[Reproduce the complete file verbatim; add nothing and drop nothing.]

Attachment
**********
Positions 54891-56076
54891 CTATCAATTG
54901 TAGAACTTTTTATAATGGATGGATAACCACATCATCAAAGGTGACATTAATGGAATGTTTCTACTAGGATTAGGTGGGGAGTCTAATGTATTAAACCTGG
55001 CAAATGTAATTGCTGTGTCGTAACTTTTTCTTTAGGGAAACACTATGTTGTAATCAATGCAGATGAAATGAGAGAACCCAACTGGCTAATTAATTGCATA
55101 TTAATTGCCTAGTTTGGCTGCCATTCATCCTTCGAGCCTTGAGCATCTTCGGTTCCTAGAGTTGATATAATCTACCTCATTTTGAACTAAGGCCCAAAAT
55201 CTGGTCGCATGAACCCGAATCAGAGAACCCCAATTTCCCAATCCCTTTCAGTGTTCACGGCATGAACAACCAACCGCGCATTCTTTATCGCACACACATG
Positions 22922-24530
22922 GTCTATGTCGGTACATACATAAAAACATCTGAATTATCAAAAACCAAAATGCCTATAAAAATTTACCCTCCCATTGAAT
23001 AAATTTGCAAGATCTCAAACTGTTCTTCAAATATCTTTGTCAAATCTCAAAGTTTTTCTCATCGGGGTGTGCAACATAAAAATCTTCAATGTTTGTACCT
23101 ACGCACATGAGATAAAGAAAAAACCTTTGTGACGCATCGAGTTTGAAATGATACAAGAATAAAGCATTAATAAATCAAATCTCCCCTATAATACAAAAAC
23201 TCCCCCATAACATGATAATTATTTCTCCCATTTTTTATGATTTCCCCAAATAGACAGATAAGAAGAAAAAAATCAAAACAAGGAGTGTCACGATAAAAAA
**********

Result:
Positions 54891-56076
54891 CTATCAATTG
54901 TAGAACTTTTTATAATGGATGGATAACCACATCATCAAAGGTGACATTAATGGAATGTTTCTACTAGGATTAGGTGGGGAGTCTAATGTATTAAACCTGG
55001 CAAATGTAATTGCTGTGTCGTAACTTTTTCTTTAGGGAAACACTATGTTGTAATCAATGCAGATGAAATGAGAGAACCCAACTGGCTAATTAATTGCATA
55101 TTAATTGCCTAGTTTGGCTGCCATTCATCCTTCGAGCCTTGAGCATCTTCGGTTCCTAGAGTTGATATAATCTACCTCATTTTGAACTAAGGCCCAAAAT
55201 CTGGTCGCATGAACCCGAATCAGAGAACCCCAATTTCCCAATCCCTTTCAGTGTTCACGGCATGAACAACCAACCGCGCATTCTTTATCGCACACACATG
Positions 22922-24530
22922 GTCTATGTCGGTACATACATAAAAACATCTGAATTATCAAAAACCAAAATGCCTATAAAAATTTACCCTCCCATTGAAT
23001 AAATTTGCAAGATCTCAAACTGTTCTTCAAATATCTTTGTCAAATCTCAAAGTTTTTCTCATCGGGGTGTGCAACATAAAAATCTTCAATGTTTGTACCT
23101 ACGCACATGAGATAAAGAAAAAACCTTTGTGACGCATCGAGTTTGAAATGATACAAGAATAAAGCATTAATAAATCAAATCTCCCCTATAATACAAAAAC
23201 TCCCCCATAACATGATAATTATTTCTCCCATTTTTTATGATTTCCCCAAATAGACAGATAAGAAGAAAAAAATCAAAACAAGGAGTGTCACGATAAAAAA